John McCain has a temper. A bad, bad temper. On Sunday, McLatchy News ran on story documenting some of the more disturbing incidents in what we know is a long history of of John McCain’s frustrated outbursts — including pushing a woman in a wheelchair and cussing out various staffers, his wife, and other U.S. Senators. Some quotes from the article:
“There have been times when he’s just exploded, ” said Sen. Tom Harkin, D-Iowa.
Cochran recalled earlier this summer that he saw McCain manhandle a Sandinista official during a 1987 diplomatic mission in Nicaragua.
In 1992, McCain sparred with Dolores Alfond, the chairwoman of the National Alliance of Families for the Return of America’s Missing Servicemen and Women, at a Senate hearing. McCain’s prosecutor-like questioning of Alfond — available on YouTube — left her in tears.
And the pushing an old lady in a wheelchair:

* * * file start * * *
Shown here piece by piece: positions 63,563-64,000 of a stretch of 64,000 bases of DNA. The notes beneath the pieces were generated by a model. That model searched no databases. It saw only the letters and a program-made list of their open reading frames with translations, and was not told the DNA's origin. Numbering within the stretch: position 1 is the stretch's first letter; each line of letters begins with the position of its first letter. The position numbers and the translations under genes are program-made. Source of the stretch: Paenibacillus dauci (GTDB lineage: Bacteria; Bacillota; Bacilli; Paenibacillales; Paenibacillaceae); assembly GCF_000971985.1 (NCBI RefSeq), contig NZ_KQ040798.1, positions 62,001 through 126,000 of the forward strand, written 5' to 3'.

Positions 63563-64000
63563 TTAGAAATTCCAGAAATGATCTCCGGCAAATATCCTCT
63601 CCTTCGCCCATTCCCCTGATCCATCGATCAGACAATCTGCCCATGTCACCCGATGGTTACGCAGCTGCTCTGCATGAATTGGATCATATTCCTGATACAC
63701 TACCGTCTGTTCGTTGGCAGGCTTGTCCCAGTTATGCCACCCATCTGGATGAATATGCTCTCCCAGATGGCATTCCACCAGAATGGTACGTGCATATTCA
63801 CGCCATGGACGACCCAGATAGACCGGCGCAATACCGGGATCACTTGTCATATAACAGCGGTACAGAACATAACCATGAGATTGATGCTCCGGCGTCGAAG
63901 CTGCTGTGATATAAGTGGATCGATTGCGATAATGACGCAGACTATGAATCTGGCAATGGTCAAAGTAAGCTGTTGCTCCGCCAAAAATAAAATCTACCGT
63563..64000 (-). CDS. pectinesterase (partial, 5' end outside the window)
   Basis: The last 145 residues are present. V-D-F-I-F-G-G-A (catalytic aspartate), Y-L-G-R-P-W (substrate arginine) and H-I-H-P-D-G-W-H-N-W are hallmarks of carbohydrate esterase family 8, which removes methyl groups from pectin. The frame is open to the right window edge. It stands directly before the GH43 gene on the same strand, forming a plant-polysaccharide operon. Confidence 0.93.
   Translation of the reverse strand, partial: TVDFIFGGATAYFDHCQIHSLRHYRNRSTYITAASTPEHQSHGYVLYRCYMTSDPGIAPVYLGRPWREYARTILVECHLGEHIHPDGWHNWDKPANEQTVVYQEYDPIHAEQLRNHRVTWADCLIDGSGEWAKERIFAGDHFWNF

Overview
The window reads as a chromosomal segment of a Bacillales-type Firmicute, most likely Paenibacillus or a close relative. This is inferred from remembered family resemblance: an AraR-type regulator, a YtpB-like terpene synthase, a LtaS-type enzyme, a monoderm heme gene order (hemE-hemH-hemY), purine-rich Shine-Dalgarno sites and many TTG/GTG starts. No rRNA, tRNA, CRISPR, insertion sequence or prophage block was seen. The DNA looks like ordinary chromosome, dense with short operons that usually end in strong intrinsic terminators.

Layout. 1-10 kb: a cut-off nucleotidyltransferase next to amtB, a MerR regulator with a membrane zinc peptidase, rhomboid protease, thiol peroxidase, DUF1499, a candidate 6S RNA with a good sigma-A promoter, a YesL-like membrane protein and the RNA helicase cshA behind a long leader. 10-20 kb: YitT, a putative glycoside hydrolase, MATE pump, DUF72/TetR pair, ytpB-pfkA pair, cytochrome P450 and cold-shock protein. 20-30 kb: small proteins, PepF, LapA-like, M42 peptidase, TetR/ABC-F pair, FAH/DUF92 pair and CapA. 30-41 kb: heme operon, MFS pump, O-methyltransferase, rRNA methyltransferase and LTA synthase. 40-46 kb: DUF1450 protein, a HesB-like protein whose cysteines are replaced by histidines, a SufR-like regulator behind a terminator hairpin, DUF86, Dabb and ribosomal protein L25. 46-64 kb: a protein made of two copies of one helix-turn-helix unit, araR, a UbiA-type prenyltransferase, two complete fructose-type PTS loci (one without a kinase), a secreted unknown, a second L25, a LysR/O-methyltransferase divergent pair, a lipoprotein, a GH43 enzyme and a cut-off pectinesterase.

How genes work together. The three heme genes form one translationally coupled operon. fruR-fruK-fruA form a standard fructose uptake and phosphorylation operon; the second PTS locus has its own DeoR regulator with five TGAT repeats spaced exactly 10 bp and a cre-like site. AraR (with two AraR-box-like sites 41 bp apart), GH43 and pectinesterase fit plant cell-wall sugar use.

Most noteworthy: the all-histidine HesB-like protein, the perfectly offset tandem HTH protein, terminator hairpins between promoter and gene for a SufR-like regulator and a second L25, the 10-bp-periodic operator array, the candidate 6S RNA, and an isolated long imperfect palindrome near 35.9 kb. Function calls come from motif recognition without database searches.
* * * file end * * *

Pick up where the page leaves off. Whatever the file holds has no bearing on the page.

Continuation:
Six people present have written statements describing what they saw. According to the accounts, McCain waved his hand to shoo away Jeannette Jenkins, whose cousin was last seen in South Vietnam in 1970, causing her to hit a wall.
As McCain continued walking, Jane Duke Gaylor, the mother of another missing serviceman, approached the senator. Gaylor, in a wheelchair equipped with portable oxygen, stretched her arms toward McCain.
“McCain stopped, glared at her, raised his left arm ready to strike her, composed himself and pushed the wheelchair away from him,” according to Eleanor Apodaca, the sister of an Air Force captain missing since 1967.
Having a temper is one thing. Having the ability to control it is another.